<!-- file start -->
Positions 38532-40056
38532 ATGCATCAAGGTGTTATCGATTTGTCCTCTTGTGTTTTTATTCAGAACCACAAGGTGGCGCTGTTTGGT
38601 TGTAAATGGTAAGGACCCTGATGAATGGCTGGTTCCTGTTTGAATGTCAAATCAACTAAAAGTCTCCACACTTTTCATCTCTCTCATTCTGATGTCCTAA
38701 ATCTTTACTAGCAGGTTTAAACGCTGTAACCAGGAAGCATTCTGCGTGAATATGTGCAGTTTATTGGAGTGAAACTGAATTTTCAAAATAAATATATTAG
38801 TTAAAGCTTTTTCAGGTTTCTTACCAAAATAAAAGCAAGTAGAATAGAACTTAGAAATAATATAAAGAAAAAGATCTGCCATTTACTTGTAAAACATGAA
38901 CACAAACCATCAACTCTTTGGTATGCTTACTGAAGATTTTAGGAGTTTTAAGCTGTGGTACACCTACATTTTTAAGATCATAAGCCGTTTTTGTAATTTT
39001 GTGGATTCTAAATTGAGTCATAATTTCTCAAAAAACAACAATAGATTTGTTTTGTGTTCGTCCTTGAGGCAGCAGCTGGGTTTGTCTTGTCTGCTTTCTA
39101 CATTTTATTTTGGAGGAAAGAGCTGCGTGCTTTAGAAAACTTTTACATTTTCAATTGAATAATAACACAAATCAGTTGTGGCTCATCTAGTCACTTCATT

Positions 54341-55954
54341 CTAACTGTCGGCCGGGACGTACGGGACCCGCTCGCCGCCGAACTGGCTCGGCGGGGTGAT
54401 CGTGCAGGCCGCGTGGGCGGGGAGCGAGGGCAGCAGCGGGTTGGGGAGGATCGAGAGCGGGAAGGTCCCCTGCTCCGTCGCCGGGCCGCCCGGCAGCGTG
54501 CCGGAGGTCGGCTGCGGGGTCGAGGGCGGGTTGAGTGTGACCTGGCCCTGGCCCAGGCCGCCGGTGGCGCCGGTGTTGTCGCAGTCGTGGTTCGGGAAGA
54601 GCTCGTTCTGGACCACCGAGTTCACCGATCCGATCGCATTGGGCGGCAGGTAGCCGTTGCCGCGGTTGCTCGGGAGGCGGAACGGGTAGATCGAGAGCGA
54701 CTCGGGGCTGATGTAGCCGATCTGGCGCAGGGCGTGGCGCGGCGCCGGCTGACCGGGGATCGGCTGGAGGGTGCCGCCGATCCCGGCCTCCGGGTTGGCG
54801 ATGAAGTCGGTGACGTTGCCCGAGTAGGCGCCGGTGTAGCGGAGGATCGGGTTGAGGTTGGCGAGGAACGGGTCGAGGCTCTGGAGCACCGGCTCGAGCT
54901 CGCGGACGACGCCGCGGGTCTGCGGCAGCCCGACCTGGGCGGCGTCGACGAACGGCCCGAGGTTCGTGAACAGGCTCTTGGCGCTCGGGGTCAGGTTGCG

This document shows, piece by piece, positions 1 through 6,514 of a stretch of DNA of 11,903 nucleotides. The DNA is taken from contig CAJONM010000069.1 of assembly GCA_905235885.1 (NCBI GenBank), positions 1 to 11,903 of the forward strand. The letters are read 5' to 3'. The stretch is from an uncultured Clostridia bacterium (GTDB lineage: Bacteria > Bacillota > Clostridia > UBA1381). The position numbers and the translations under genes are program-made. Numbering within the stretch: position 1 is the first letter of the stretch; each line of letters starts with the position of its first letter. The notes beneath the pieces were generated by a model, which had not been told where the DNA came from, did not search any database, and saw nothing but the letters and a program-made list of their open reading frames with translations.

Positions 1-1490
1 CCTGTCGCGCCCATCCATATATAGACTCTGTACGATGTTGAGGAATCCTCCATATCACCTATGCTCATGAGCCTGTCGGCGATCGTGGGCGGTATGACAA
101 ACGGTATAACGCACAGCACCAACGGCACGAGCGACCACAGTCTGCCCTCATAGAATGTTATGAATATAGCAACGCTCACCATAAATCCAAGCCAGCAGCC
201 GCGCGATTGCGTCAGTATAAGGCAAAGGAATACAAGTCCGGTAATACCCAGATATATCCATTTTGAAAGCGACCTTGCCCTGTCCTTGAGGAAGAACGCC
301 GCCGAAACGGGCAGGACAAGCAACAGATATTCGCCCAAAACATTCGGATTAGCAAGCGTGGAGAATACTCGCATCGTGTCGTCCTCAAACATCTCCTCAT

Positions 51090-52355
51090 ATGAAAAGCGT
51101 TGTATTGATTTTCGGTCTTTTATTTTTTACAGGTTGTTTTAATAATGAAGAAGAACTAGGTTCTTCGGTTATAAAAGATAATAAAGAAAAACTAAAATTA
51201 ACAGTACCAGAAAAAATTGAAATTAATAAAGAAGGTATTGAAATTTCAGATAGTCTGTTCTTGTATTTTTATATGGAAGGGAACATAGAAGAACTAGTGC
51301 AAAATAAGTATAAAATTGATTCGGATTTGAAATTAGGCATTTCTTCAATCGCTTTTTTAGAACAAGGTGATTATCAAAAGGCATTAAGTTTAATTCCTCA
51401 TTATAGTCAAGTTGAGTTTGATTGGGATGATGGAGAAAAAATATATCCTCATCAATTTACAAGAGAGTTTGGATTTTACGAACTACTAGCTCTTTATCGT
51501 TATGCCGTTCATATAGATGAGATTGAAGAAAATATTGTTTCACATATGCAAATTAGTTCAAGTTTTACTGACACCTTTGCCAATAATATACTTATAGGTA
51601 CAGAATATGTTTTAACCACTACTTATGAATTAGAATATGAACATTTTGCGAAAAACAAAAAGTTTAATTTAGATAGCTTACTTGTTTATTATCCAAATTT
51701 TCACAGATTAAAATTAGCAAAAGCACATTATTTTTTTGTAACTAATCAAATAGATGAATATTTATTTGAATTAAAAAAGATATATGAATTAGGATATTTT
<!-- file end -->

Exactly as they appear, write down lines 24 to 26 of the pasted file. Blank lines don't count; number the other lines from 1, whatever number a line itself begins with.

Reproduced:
51090 ATGAAAAGCGT
51101 TGTATTGATTTTCGGTCTTTTATTTTTTACAGGTTGTTTTAATAATGAAGAAGAACTAGGTTCTTCGGTTATAAAAGATAATAAAGAAAAACTAAAATTA
51201 ACAGTACCAGAAAAAATTGAAATTAATAAAGAAGGTATTGAAATTTCAGATAGTCTGTTCTTGTATTTTTATATGGAAGGGAACATAGAAGAACTAGTGC